Threeastronauts bound for the International Space Station (ISS) are circling theEarth inside a Russian space capsule after successfully launching into orbitatop a Soyuz rocket.
Tuckedinside their Soyuz TMA-6 spacecraft, ISS Expedition 11 commander SergeiKrikalev, flight engineer John Phillips and Italian astronaut Roberto Vittori,have begun a two-day journey that will ultimately ferry them to the spacestation.
"No problems with thelaunch," Krikalev told flight controllers as his spacecraft rose up fromits launch pad at Baikonur Cosmodrome in Kazakhstan.
Liftoffoccurred on time at 8:46 p.m. EDT (0046 April 15 GMT), though it was 6:46 a.m.Local Time at Baikonur. Vittori and the Expedition 11 crew launched from thesame launch pad that saw Russia'sfirst manned space shot - the successful and historic spaceflight of YuriGagarin - that began the human space age on April 12, 1961.
Vittori andthe Expedition 11 crew are due to arrive at the ISS on April 16 at about 10:10p.m. EDT (0210 April 17 GMT), then open the hatches separating their Soyuzcapsule and the station about three hours later.
ISS crew change
Krikalevand Phillips will relieve the space station's current caretakers, Expedition 10commander Leroy Chiao and flight engineer Salizhan Sharipov, who have beenliving aboard the orbital outpost since October 2004.
Vittori, a visitingastronaut representing the European Space Agency (ESA), will conduct eight daysof science experiments while the Expedition 11 and Expedition 10 crews transferISS control.
All threemen are spaceflight veterans though today's launch marked the beginning ofKrikalev's sixth launch, the most amassed by any cosmonaut. By the end ofExpedition 11, he will have spent about 800 days living in space and set a newall-time record.
But beforethat Krikalev can commemorate his new spaceflight record, Phillips celebratedhis own milestone.
The NASAastronaut celebrated his 54th birthday just before liftoff,receiving birthday wishes from his wife Laura and a handmade sign that said'Happy Birthday Dad.' He has two children.
"We wishyou a safe flight," former cosmonaut Valentina Tereshkova,the first woman in space, told Vittori and the Expedition 11 crew duringprelaunch activities.
"Have agood time and take good care of the space station," said NASA's actingadministrator Fred Gregory before launch.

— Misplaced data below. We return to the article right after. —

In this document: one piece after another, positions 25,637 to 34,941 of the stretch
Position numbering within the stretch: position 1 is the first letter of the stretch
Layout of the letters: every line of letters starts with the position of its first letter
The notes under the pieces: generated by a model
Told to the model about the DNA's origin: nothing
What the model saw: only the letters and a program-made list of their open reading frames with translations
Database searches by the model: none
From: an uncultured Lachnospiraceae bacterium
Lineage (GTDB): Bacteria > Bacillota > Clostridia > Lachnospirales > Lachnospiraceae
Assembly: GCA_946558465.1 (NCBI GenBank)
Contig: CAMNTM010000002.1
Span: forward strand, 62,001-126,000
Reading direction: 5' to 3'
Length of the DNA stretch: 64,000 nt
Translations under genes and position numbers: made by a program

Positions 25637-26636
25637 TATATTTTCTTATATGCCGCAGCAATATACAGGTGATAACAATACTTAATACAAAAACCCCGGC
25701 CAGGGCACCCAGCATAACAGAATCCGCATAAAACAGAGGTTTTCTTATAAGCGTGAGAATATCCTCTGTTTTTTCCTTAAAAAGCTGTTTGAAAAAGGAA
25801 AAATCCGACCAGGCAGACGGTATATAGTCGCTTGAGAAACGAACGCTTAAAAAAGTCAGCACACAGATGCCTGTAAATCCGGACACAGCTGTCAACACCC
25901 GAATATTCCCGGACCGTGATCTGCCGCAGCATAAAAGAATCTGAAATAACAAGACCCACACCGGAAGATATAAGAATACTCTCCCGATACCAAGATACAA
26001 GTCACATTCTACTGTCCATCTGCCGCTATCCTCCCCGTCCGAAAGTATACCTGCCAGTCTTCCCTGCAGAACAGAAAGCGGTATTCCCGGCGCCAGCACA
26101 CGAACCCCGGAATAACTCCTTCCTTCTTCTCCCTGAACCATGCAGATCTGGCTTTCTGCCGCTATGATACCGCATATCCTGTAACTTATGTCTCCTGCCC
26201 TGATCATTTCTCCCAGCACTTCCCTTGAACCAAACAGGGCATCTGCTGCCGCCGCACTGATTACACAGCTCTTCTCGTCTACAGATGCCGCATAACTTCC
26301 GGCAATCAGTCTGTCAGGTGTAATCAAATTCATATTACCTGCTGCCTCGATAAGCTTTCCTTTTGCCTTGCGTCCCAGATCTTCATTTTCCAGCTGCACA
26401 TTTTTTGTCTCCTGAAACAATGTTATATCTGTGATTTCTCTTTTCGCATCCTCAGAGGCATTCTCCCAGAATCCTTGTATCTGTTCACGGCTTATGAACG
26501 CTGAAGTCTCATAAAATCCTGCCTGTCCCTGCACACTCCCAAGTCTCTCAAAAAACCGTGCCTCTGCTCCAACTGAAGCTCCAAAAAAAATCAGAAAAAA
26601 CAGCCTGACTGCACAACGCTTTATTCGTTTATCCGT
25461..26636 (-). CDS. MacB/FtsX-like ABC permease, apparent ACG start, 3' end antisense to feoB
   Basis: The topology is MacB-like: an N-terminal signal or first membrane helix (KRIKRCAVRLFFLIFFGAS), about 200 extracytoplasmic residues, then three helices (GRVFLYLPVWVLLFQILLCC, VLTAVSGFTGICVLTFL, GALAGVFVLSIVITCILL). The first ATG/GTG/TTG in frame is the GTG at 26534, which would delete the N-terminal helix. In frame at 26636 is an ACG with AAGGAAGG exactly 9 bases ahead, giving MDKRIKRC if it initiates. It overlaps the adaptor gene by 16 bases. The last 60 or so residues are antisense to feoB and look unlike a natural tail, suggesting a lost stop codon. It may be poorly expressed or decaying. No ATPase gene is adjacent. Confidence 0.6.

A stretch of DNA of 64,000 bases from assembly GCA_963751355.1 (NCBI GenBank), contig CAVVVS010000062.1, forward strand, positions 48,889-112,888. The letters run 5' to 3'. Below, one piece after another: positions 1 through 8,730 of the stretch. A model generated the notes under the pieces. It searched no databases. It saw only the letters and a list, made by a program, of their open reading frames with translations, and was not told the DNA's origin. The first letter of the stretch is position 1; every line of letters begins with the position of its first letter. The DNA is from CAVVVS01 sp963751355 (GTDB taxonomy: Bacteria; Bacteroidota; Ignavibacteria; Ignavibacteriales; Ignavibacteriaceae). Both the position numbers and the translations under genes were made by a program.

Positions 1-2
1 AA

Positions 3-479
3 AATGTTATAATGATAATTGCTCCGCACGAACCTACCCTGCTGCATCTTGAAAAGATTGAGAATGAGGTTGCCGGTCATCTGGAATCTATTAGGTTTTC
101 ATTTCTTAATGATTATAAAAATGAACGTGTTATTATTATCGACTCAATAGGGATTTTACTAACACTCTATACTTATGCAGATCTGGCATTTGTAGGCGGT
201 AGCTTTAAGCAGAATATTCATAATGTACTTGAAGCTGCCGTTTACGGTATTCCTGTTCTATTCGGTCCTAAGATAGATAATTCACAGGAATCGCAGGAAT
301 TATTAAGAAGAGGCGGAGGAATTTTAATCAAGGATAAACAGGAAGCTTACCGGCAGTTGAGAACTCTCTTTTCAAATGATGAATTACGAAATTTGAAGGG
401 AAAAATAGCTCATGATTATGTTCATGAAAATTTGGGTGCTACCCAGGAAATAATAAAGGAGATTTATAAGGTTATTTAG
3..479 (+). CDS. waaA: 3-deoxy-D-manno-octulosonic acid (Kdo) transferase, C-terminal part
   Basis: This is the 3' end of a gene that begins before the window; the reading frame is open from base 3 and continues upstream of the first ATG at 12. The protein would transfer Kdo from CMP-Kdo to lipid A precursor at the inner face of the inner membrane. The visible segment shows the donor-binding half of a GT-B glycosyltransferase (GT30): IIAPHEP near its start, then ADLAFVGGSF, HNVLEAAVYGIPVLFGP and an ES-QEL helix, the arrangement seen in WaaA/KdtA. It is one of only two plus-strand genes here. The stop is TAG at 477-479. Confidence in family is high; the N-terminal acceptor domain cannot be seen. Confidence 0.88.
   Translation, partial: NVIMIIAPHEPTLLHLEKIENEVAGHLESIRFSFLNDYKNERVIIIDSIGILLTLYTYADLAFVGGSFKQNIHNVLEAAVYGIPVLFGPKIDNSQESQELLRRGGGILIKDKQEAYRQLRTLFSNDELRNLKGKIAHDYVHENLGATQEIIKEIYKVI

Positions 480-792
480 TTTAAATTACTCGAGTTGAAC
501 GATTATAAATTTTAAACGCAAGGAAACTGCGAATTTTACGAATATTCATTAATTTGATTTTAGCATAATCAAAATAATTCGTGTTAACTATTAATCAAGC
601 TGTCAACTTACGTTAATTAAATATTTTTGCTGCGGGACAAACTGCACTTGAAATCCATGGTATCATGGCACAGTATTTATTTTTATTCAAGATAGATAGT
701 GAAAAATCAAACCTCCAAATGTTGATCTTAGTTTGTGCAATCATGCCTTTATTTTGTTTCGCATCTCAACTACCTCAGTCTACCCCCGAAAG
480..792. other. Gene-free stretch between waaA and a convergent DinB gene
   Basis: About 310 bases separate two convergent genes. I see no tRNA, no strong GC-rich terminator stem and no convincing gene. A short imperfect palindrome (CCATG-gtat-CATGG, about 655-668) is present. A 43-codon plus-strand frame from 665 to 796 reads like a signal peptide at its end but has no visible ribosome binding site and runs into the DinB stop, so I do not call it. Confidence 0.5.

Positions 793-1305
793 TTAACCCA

Preparing for ISS assembly, shuttlevisits
The launchof the Expedition 11 crew marks the beginning of a mission that, NASA officialshope, will see the visit of two space shuttles to the ISS.
Aftertaking control the station from the Expedition 10 crew, Krikalev and Phillipswill have just a few weeks to prepare for the arrival of the Discovery orbiterand NASA's STS-114 mission, the agency's first shuttle flight since the Columbia tragedy.
Just asRussian flight engineers began loading fuel into Expedition 11's Soyuz rocket,their shuttle counterparts at NASA's KennedySpace Centerin Cape Canaveral, Florida completed a fuel loading test ofDiscovery's redesigned external tank. Discovery is set to launch no earlierthan May 15.
"There'ssomething truly aligned about our two space programs," said Bill Gerstenmaier,NASA ISS program manager, after watching the Expedition 11 crew rocket intospace. "We're in a great position to begin with return to flight of the shuttleand return to assembly of the space station."
Duringtheir 180-day spaceflight, Krikalev and Phillips will also perform twospacewalks to support the ISS, receive two cargo delivers aboard unmanned Russiansupply ships and host the crew of NASA's STS-121 crew aboard Atlantis - theagency's second return to flight shuttle mission - when it arrives sometime inJuly.
They alsohope to see the arrival of a third ISS crewmember, something the space stationhas gone without since NASA grounded its shuttle fleet after the loss of Columbia. Two-personcrews have kept the ISS in working order until renewed shuttle flights couldonce again begin delivering the supplies needed to support a larger crew.
"The maintenance work required when you have three people onboard is basically the same as when you have two people on board, and you'vegot one whole extra person to do the scientific work," Phillips said inprelaunch NASA interview. "I think of it as kind of symbolic, it gets us backon the road to recovery."
- Complete Coverage: ISS Expedition 11